In the Netherlands, judicial discretion is primarily limited by the maximum sentence prescribed by law. We have a long tradition of very strong judicial discretion which offers the option of imposing no sentence at all, even though the accused is convicted. The government have proposed the introduction of mandatory minimum sentences upon recidivism, but this was met with so much criticism from both academics and professionals that it was withdrawn. But we might still see mandatory minimum sentences coming in through the back door, even if nobody really wants them. The EU Commission has adopted draft legislation which forces minimum sentences down the throat of the Member States.
Last year, the Commission tabled a proposal for a directive on the fight against fraud to the Union’s financial interests by means of criminal law (COM(2012)363). The proposal includes the harmonisation of offences by introducing not only the common minimum-maximum sentence (Member States must threaten certain violations with at least so-and-so many years in prison), but also a minimum sentence. Serious fraudsters shall be imprisoned for at least six months.
The legal reasoning the Commission employs in order to find a legal basis for minimum sanctions in the Treaty is plainly impressive in its creativity, yet it seems to use the Treaty only as a justification for a premeditated outcome. The legal basis of article 325(4) TFEU is, though defendable, definitely disputable as only article 83 TFEU provides the EU with an explicit competence to harmonise criminal law. More dubious however is that the Commission sees a basis for establishing mandatory minimum sentences because paragraph 1 of article 325 TFEU states that measures shall ´act as a deterrent´. It seems difficult to imagine that the Member States should even have considered the possibility of thereby conferring the power to prescribe minimum sentences in EU law. When concluding the Amsterdam Treaty, it was explicitly stated that measures establishing minimum rules relating to penalties “shall not have the consequence of obliging a Member State whose legal system does not provide for minimum sentences to adopt them” (Declaration on Article K.3(e) of the Treaty on European Union). As the wording of the competence has hardly changed in the Lisbon Treaty, it seems reasonable to assume that this reservation is still in place.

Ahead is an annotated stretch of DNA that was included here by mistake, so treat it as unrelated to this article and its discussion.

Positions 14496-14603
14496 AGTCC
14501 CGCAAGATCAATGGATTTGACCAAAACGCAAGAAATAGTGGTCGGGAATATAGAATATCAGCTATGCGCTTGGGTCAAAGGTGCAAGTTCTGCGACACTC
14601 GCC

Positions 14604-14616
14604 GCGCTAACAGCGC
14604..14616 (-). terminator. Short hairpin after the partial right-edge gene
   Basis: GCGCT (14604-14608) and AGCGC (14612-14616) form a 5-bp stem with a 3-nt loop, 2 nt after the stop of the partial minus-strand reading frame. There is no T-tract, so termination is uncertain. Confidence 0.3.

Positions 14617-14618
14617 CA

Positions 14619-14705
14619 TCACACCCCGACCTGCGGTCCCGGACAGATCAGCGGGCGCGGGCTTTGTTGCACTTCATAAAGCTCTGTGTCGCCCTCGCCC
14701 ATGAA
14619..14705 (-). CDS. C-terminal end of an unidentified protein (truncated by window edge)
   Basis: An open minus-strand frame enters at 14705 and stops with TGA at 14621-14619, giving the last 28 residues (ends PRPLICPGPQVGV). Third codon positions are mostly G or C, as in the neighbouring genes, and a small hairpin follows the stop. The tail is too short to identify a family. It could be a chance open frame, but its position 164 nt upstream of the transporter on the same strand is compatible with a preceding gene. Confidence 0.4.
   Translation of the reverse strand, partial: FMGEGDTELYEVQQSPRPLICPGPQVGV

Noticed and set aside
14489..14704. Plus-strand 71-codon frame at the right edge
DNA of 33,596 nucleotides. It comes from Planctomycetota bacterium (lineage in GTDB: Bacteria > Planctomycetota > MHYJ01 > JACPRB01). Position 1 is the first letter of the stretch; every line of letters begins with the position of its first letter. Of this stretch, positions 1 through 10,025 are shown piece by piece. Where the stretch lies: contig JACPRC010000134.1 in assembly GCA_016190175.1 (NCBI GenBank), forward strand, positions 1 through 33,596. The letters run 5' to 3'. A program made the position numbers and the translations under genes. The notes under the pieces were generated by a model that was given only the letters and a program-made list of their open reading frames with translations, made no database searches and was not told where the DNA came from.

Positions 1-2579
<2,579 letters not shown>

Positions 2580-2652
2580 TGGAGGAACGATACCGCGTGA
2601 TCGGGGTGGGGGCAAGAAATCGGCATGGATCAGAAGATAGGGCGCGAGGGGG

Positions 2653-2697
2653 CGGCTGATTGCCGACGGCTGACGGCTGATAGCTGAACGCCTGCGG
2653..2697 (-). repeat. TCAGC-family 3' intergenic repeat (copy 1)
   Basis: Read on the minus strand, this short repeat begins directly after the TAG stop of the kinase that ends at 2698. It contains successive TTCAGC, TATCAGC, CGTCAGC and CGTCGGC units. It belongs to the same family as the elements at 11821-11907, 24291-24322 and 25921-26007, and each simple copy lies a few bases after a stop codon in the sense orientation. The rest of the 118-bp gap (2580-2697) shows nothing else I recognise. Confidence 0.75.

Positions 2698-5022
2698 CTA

The impact assessment states that this directive will cause ’relatively modest’ intrusion in domestic justice systems, and the introduction of minimum sanctions is not ”requiring changes to principles of national law”. Upheaval about the proportionality however already rose in the Commission itself, as Commissioner Mälmstrom objected to the introduction of minimum sanctions. Next hurdle is the Council, who are challenging the legal basis of the proposal and do not seem keen on the minimum sanctions either. So the chances for the proposal to make it into legislation are fortunately rather low.
No one would deny the importance of combating fraud with EU budgets. But do we really need minimum sentences? Under current legislation, fraud fell by no less than 35% in 2011 according to the EU’s own reports (NB: the explanatory memorandum of the legislative proposal only refers to the 2010 numbers, which obviously were significantly higher, even though the 2011 numbers were available at that time). Without an undisputable legal basis and thorough discussion of the impact on the fundamentals of our legal system, mandatory minimum sentences should not be allowed to sneak into our criminal law through the back door.